Visitor Question: Penn Forest Township is a rural municipality in Carbon County, PA. Two applications were submitted seeking to erect 30+ wind turbines on land that is owned by a water company that serves a city in an adjacent county. There would be a lease arrangement. The land is in a R1 residential zoning district.
The first application is on appeal in court and the second is the subject of on-going zoning hearings. The Township also is in the process of developing a zoning ordinance to better address wind turbines and the draft being considered is here. (Editors' Note: The questioner gave us a link to the draft ordinance, but we don't include it, since drafts presumably are dropped or replaced within a few weeks of months.)
At the meeting to discuss it, the out-of-county attorney for the company seeking to build the wind turbines spoke about it. Her gist was that because there is a limited industrial area that it could be challenged as exclusionary zoning.
Penn Forest Township has no municipal water or sewerage facilities so that limits its feasibility for industries and large scale commercial development.
Wouldn't a wind farm normally be in an industrial, commercial or agricultural district and not R1?
Your comments on this and the ordinance in general would be appreciated. Thank you.
Editors Reply: Tackling the big point first, yes, we certainly think that an industrial wind farm with many windmills should be permitted only in agricultural or possibly industrial zoning districts. In most places, commercial districts would not even be appropriate.
So we are completely opposed to this volume of wind generation in a residential district and can't understand why a government would consider this to be an appropriate land use. Rural or not, if a municipality wants to enact a zoning ordinance, some thought should be devoted to which land uses are compatible.
One could argue that too many traditional zoning ordinances were unnecessarily restrictive about land uses that might work well in residential areas. So we have seen a movement toward allowing smaller-scale offices and even retail under some circumstances in residential districts. But the rationale for this is that residents would enjoy being near workplaces and minor shopping opportunities. No resident is going to benefit by being near a wind farm, as opposed to a wind farm that is 5, 10, or 20 miles away.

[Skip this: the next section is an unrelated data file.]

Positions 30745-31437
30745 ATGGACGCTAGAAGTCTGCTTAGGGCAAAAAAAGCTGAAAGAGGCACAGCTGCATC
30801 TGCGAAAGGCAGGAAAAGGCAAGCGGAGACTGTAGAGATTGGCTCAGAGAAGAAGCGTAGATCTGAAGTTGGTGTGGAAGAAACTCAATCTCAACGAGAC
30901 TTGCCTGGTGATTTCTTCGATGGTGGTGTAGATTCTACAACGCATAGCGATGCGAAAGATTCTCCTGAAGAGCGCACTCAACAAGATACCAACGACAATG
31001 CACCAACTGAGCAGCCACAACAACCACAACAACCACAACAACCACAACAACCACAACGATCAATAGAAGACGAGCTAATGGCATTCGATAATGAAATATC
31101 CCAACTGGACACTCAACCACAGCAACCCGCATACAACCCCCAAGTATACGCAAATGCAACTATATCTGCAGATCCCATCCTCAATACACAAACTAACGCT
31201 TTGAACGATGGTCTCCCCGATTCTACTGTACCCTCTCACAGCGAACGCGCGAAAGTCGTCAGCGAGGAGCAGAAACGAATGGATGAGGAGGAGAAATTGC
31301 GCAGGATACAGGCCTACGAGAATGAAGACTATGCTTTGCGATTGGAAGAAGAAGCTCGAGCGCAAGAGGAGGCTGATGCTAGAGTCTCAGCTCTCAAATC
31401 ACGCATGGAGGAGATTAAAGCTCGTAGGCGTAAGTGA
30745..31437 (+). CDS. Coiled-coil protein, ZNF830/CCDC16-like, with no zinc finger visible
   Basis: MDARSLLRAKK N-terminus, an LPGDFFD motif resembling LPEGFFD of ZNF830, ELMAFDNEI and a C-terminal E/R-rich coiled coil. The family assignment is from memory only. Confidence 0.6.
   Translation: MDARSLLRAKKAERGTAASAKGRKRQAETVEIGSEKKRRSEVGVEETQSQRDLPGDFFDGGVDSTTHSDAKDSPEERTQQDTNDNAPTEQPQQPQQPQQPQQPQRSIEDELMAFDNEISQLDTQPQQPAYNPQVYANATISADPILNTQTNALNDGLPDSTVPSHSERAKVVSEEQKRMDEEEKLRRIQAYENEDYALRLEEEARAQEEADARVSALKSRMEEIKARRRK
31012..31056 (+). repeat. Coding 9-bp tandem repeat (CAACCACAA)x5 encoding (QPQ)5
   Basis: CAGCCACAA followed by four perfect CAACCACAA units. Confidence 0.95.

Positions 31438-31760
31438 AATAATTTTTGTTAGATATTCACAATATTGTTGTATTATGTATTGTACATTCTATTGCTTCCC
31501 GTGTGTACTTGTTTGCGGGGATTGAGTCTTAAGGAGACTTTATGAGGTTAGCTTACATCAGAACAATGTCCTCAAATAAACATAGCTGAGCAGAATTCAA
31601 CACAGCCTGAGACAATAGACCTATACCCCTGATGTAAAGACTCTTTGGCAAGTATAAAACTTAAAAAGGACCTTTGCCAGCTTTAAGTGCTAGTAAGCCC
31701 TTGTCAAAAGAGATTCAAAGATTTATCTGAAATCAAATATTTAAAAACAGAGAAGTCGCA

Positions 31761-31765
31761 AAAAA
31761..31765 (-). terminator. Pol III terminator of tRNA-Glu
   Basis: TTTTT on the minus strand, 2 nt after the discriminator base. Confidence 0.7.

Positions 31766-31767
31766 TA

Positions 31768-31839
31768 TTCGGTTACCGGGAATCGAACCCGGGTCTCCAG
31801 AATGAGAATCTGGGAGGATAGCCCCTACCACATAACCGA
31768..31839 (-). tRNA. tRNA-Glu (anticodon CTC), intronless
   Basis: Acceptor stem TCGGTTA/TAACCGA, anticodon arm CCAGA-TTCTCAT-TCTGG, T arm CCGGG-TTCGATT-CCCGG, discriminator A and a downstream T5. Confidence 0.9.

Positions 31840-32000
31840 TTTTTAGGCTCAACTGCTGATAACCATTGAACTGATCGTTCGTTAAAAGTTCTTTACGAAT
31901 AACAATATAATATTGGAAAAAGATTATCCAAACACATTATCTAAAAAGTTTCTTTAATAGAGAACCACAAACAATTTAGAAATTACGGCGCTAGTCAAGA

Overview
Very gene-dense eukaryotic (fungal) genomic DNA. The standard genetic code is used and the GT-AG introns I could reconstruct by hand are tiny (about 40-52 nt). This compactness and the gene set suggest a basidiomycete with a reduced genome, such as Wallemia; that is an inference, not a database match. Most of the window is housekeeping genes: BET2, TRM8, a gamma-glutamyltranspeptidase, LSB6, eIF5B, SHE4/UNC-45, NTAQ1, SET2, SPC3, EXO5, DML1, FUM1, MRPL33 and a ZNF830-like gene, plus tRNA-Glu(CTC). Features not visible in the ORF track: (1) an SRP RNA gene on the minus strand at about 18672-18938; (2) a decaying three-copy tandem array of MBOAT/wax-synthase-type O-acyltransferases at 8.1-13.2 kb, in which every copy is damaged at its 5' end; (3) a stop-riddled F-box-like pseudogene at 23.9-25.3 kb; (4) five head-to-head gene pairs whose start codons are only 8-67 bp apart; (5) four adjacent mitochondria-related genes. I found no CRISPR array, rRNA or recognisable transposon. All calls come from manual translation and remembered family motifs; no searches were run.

On the one hand, the draft ordinance that this questioner pointed us to is very detailed and puts many burdens of proof on the industrial wind farm operator. But then this strictness is lost, we thought, by allowing location so near residences and in an area zoned for residential use.
We didn't think that what the attorney for the wind turbine operator said made a lot of sense. The argument appears to be that you, Mr. Township, don't have enough industrial zoned land or agricultural zoned land for us, so if you don't let us locate in a residential district, we will be "excluded." This is quite silly, as actually the purpose of zoning is to exclude certain uses from certain inappropriate places.
Now it could be that this instance should be a wake-up call for your Township that you need to offer a few more choices of land zoned industrial or even agricultural.
We think wind turbines should be allowed in agricultural zoning, but with plenty of safeguards and performance requirements such as the ones included in the draft ordinance.
If you want to raise this point with your Township, you could point out that industrial zoning districts often allow all the commercial district permitted uses as well, so as to allow more flexibility.
In your particular situation, your Township might prefer not to add industrial zoning, but if it is truly rural, as you say, there should be some agricultural zoning districts that would be suitable for industrial type wind farms.
In other words, we agree with you that an R1 zoning district seems to be a very poor choice for multiple wind turbines as a permitted use. It seems like the Township is afraid to say no to this land use, and is trying to enact many safeguards against catastrophe and negative environmental impacts instead of dealing straightforwardly with the question of appropriate land use.
This is a generalization, of course. For example, if your entire zoning ordinance is written as a performance-based ordinance where every land use is permitted everywhere providing certain "performance" standards are met, then perhaps we are wrong. But there are very few totally performance-oriented zoning ordinances, and we wouldn't think rural Pennsylvania would likely be the place to find one.
We hope these observations are mildly helpful in this situation.
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